Everyone is decluttering life right now – it’s a new trendy term. But for one who is chronically ill decluttering life can mean significantly improving your quality of life you have to live.
Personally, I’ve made several significant changes to my life over the past year, all of which fall under the category of moving toward a more simple, meaningful life that supports my life purpose and gives me the time and energy I need to focus of what I value most. I have not yet arrived, but I am headed in the right direction.
Here is the first significant change I’ve made over the past year, along with the benefits this, and the change I share with you tomorrow, brought:
Home as Sanctuary
For most of my life, I viewed my home as a quick place to refuel rather than a sanctuary. Cluttered with things acquired over more than thirty years of marriage, I had my space (my office and bookcases) and my husband had his (the basement and garage). The basement contained his lazy-boy leather recliners while my office featured artwork, books, and pops of color. And never the twain shall meet.
As my health declined, I began spending more time at home. The cry of my soul was for a sanctuary and a space that would reflect not only me but us as a couple. And so I created one.
My husband and I sold our beaten-up, clunky furniture, along with the tschotchkes we had scattered throughout the house that survived our son’s growing up years, two dogs, and two rabbits in a garage sale. We replaced our old things with simple, inexpensive furniture with clean lines. We painted the walls, cleared the clutter, and created the home of our dreams–all while staying on a budget. Our home now reflects us as individuals and as a couple. It brings together two very different personalities as one, a reflection of the marital relationship and union.
Just as we retain our individuality in marriage, so, too, we’ve made for individual expression in our home. As a writer and coach, I spend many hours in my office, so I needed a warm, inviting, and inspiring space where I could spend hours at a time. I painted the walls a spicy red with orange undertones, aptly names Salsa Dancing, and filled the room with books, artwork, and family photos. My husband is creating a media room in the basement, filled with leather recliners and football paraphernalia.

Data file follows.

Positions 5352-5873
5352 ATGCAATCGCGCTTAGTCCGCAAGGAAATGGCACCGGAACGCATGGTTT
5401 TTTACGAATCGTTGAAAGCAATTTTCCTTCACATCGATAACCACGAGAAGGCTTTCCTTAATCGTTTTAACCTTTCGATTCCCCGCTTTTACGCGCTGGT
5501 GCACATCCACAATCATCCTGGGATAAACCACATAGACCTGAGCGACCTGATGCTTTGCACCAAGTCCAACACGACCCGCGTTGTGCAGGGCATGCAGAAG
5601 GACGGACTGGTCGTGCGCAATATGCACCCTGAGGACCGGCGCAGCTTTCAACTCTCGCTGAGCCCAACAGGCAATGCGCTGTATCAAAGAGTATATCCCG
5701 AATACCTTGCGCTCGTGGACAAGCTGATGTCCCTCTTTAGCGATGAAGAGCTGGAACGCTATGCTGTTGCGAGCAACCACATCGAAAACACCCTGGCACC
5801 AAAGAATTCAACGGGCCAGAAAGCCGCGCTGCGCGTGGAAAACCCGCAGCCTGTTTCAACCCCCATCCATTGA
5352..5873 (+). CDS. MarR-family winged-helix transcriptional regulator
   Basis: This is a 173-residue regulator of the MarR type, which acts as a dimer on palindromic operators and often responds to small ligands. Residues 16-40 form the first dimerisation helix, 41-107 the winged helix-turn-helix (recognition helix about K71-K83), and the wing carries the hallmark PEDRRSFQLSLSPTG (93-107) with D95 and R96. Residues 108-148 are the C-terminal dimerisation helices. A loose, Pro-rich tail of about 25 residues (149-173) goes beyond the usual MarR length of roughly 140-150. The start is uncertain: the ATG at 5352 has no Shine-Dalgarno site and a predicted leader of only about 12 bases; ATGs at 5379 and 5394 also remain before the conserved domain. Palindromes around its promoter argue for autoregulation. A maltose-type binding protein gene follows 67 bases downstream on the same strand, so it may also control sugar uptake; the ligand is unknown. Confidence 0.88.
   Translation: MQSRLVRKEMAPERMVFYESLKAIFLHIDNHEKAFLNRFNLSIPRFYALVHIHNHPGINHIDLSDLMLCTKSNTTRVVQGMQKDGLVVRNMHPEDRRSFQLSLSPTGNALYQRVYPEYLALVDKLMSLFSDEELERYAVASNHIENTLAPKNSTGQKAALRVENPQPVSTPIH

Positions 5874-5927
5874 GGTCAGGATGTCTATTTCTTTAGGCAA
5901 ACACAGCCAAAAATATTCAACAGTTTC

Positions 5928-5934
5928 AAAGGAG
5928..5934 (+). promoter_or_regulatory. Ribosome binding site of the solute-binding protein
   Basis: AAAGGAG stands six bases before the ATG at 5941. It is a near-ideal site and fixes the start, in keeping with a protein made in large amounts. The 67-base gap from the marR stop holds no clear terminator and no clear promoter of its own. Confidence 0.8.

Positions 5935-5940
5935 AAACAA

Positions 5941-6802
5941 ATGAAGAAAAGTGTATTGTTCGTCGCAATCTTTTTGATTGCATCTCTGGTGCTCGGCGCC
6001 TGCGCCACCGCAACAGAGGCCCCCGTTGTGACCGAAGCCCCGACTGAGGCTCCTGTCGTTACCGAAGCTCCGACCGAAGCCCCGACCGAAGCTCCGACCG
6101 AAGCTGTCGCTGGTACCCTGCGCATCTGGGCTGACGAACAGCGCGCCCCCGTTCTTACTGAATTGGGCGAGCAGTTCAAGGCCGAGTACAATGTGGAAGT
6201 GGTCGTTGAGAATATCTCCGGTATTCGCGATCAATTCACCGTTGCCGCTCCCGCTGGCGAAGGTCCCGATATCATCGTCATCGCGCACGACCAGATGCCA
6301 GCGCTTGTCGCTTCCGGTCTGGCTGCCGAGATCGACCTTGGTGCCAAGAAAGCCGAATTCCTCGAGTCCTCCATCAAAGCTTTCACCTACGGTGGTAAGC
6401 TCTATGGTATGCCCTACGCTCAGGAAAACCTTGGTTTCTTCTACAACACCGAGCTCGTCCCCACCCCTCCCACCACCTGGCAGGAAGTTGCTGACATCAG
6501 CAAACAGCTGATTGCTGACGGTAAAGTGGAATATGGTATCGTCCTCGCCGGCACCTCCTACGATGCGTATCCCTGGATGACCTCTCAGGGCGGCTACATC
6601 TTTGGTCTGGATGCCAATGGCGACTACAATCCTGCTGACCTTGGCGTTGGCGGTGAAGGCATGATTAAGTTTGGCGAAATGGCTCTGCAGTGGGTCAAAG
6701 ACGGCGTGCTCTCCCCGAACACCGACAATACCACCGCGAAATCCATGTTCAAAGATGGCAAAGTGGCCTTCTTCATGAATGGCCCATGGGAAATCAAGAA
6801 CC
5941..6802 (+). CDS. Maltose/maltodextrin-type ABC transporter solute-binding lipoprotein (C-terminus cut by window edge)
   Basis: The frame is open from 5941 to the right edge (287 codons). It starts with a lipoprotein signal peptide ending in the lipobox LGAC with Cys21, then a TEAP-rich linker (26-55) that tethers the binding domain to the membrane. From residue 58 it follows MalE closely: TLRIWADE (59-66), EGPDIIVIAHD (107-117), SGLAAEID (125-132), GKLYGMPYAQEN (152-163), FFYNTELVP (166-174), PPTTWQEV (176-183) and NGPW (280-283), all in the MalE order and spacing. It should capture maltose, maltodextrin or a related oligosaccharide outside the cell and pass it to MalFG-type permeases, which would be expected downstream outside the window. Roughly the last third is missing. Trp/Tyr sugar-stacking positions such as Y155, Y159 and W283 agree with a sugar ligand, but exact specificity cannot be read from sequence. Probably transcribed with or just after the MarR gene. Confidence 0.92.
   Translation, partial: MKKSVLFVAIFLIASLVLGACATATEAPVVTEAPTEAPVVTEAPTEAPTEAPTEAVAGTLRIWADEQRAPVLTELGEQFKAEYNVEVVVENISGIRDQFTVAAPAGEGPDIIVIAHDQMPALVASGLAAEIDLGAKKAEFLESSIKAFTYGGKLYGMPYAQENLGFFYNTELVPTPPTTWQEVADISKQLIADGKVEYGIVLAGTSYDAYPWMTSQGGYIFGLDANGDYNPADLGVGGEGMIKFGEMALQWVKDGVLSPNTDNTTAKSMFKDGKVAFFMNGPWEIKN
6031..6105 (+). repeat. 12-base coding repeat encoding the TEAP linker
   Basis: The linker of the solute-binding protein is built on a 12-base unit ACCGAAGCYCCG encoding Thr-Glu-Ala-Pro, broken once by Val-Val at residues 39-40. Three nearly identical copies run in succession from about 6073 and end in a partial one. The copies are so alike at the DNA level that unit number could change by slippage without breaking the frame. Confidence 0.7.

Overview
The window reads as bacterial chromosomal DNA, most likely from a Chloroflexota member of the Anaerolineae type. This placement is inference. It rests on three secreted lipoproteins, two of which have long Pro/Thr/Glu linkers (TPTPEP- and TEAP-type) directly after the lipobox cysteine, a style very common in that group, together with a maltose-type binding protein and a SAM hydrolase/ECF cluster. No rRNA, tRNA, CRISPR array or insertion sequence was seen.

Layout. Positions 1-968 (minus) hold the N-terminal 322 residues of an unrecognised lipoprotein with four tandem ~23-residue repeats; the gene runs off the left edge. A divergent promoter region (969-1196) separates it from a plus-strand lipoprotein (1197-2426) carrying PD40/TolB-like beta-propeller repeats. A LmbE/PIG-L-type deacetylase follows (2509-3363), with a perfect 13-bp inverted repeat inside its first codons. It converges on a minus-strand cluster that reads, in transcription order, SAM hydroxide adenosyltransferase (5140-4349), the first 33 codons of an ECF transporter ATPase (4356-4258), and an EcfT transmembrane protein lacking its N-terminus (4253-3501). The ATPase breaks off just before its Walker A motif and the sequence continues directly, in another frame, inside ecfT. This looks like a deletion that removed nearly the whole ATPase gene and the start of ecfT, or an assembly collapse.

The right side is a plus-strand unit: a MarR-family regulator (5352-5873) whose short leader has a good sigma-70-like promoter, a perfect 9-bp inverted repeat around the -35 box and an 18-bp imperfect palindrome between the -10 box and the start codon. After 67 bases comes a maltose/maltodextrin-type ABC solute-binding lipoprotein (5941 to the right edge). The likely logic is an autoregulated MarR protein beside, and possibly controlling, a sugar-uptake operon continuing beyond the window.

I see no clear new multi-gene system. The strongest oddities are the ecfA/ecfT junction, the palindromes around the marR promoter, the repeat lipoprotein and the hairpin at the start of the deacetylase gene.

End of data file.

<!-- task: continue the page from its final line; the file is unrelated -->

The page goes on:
My home is a sanctuary, a place of refuge that nourishes my soul and feeds my spirit. It is a place where I worship God by honoring the person he created me to be-a wife, a friend, a writer, a coach.
What I failed to realize was the impact it would have on my relationships. More stuff usually means less time for relationships. I resisted friends just “dropping by” before, because the house was cluttered, and I could never clean the whole house at once with my limited mobility. With less to clean, I now have more time to cultivate meaningful relationships; and I love when friends drop by for coffee or conversation.
My home also gives me “soul space. . . room to breathe and freedom to dream,” as my friend, Jerome Daley, describes in his book, “Soul Space: Where God Breaks In.” In it, he says, “Only a few things are necessary. The rest is clutter.”
With the clutter gone, all that surrounds me supports my life purpose-to foster spiritual and personal transformation in the lives of others through writing, coaching, speaking, and teaching.
I had no idea how significant a few simple changes could be.
Share below! Where would you start in your home, even in little ways, to make your home your sanctuary? (If you need to begin with just a night stand!)
Tomorrow Mary Yerkes will share about how relationships are a vital part of our life and finding contentment in keeping life simple so we can put our energies into these important friendships.
Chronic Illness Coach Mary Yerkes sparks hope in the lives of those facing life challenges and change. Through a prayer-soaked, thought-provoking, creative partnership, she helps people find their purpose and live their passion for greater kingdom impact and abundant living in Christ. To learn more about Mary, visit www.newlifechristiancoaching.com and www.maryyerkes.com.